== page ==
by Zach Goulet
The Islamic State released a video on Tuesday, Feb. 3 showing a caged man being burned alive. Jordanian officials have confirmed that the man was Moaz al Kasasbeh, a pilot in the Jordanian Royal Air Force whose plane was shot down on Dec. 24. He has been held captive since then by the Islamic State.
Until now, Jordanian negotiators have aggressively pursued a prisoner exchange with the Islamic State involving Sajida al-Rishawi, an imprisoned Iraqi woman who was convicted on charges of involvement in the 2005 hotel bombings which rocked the Jordanian capital, Amman. Al Rishawi has familial connections with Abu Musab al Zarqawi, commander of Al Qaeda at the time. Despite the Islamic State’s breakaway from Al Qaeda, the group continues to honor her and value her suicide-bombing attempt, referring to her as their sister during negotiations.
The video of al Kasasbeh, which blames his killing on Jordan’s King Abdullah II and his cooperation in the U.S.-led coalition consisting of the United Kingdom, Jordan, Bahrain, Qatar, the United Arab Emirates, Saudi Arabia and various European countries, incited demonstrations in Amman demanding revenge for the slain pilot. Jordanians are referring to al Kasasbeh as a shaheed, or “martyr.”
The theatricality of al Kasasbeh’s death is a card from the hand of the Islamic State’s now infamous PR strategy, composed of cutting-edge use of social media and video-recorded executions designed to shock the world. IS’s ideology discourages cooperation with and involvement in the international community, as they see it in its current form as a product of Western imperialism and corruption. As a newcomer to the political arena of the region, the Islamic State is posturing itself as a force that will not cooperate rationally with its neighbors. Their execution of al Kasasbeh after negotiating for his release raises serious doubts about their intentions to release him should the negotiations have been fruitful and demonstrates their contempt for neighboring nations. Seeking to portray to the residents of its territory and to outsiders its supposed strength and desire for longevity, the Islamic State has coupled these PR moves with its own minted coins and passports (the utility of which is dubious, as neither will likely be accepted outside of their territories in Syria and Iraq).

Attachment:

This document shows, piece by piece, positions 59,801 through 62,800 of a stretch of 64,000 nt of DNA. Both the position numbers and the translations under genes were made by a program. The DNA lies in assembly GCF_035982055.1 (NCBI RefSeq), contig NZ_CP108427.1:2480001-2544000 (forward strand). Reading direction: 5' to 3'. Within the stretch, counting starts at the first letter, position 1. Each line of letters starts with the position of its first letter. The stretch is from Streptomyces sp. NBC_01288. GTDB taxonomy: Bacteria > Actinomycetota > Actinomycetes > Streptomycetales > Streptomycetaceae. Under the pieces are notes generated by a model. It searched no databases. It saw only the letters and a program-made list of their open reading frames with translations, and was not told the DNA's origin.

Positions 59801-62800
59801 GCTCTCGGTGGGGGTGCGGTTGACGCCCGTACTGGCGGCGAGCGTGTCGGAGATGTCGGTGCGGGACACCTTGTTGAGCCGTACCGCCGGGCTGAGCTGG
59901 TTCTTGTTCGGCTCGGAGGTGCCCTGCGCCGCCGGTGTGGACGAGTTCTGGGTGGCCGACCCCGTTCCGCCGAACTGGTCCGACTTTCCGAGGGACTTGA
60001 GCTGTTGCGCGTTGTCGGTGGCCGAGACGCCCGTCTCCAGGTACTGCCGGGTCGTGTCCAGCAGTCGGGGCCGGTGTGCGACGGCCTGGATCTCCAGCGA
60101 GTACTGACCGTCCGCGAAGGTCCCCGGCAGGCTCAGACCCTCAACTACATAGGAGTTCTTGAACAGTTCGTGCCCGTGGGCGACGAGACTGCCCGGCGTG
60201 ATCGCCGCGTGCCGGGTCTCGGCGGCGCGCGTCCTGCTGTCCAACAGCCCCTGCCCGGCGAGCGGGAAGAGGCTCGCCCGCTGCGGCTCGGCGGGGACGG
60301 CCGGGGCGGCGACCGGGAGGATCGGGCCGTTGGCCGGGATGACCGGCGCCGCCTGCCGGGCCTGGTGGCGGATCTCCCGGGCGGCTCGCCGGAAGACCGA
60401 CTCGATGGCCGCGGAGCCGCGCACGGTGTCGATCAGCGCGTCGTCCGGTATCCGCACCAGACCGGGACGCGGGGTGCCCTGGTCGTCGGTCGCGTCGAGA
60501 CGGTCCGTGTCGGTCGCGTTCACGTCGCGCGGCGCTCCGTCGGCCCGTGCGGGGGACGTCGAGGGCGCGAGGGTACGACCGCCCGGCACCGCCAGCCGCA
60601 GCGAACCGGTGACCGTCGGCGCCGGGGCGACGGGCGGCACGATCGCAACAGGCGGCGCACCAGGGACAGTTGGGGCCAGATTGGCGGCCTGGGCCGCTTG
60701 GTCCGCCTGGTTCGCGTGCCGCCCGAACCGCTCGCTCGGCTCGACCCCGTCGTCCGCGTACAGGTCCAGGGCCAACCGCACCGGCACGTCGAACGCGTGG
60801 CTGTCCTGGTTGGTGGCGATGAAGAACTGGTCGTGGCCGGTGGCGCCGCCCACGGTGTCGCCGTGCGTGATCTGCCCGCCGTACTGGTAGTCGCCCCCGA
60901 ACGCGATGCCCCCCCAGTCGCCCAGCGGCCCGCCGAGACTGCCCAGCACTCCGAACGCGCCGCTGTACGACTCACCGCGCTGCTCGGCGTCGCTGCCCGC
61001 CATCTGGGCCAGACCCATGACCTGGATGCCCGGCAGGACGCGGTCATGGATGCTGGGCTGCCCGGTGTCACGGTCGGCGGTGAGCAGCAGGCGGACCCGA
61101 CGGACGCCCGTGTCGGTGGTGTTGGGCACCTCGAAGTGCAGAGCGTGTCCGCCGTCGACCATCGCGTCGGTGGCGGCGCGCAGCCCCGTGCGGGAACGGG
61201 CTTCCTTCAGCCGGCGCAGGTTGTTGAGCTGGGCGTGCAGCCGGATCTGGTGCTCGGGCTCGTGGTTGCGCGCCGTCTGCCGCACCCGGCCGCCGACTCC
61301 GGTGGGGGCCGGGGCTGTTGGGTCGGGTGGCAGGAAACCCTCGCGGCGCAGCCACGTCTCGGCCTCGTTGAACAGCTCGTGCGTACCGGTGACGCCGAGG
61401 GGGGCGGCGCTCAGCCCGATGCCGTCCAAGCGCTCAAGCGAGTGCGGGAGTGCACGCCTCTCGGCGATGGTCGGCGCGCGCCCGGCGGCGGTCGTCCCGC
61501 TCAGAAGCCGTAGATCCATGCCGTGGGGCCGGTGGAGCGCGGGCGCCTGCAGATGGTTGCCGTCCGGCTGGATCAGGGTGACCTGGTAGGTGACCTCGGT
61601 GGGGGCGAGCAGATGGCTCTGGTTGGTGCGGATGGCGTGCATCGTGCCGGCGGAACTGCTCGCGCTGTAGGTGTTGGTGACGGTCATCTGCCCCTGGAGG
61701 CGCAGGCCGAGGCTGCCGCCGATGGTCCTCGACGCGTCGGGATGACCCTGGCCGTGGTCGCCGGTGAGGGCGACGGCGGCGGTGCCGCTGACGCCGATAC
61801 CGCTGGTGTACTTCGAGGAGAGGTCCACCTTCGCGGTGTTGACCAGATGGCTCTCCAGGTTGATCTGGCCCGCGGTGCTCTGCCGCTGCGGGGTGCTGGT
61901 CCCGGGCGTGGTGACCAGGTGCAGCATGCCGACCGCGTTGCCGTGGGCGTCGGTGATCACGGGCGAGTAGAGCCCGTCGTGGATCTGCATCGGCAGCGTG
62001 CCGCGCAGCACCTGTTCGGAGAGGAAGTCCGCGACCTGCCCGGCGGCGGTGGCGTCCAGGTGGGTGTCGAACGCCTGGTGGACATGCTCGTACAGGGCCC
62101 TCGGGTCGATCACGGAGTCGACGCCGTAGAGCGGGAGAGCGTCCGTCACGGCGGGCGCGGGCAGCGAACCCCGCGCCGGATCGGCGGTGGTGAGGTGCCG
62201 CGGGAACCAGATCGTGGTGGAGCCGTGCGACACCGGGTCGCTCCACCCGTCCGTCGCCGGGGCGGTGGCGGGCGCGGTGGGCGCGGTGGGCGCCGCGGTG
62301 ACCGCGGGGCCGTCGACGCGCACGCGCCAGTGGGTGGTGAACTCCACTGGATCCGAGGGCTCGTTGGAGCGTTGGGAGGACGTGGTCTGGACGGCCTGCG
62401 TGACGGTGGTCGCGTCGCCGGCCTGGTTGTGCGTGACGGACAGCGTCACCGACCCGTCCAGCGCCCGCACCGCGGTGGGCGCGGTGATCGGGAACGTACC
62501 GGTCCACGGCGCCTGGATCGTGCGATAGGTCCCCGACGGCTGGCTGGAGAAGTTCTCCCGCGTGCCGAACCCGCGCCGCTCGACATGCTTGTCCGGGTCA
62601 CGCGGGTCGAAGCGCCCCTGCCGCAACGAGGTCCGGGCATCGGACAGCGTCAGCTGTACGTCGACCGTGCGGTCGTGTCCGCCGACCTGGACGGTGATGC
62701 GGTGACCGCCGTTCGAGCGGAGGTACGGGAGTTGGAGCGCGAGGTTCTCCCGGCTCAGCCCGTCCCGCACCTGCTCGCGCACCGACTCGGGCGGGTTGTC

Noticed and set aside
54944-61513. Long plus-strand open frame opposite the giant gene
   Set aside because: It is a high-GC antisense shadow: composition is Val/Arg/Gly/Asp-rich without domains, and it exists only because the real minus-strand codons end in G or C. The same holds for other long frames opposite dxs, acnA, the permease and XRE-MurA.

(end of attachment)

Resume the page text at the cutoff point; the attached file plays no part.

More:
As Gertrude said in Shakespeare’s Hamlet, the IS “doth protest too much, methinks.” The State’s insistence on these tactics is a thin veil to the instability and inherent weakness of the group in their current form. Lack of international recognition has the potential to hamstring the nascent economy of the Islamic State, and popular support for their regime is under stress due to the strictness of their legal and punitive system.
The success of this strategy will be determined in hindsight. However, if IS intended to goad Jordan into deeper involvement, then they have succeeded. The Jordanian people cry out for revenge, but what would be the cost? Could the Islamic state simply be trying to deplete the Jordanian treasury? They would not be the first Jihadist organization to use prolonged asymmetric warfare to drain the resources of their enemy, similar to Al Qaeda’s strategy in Iraq and Afghanistan.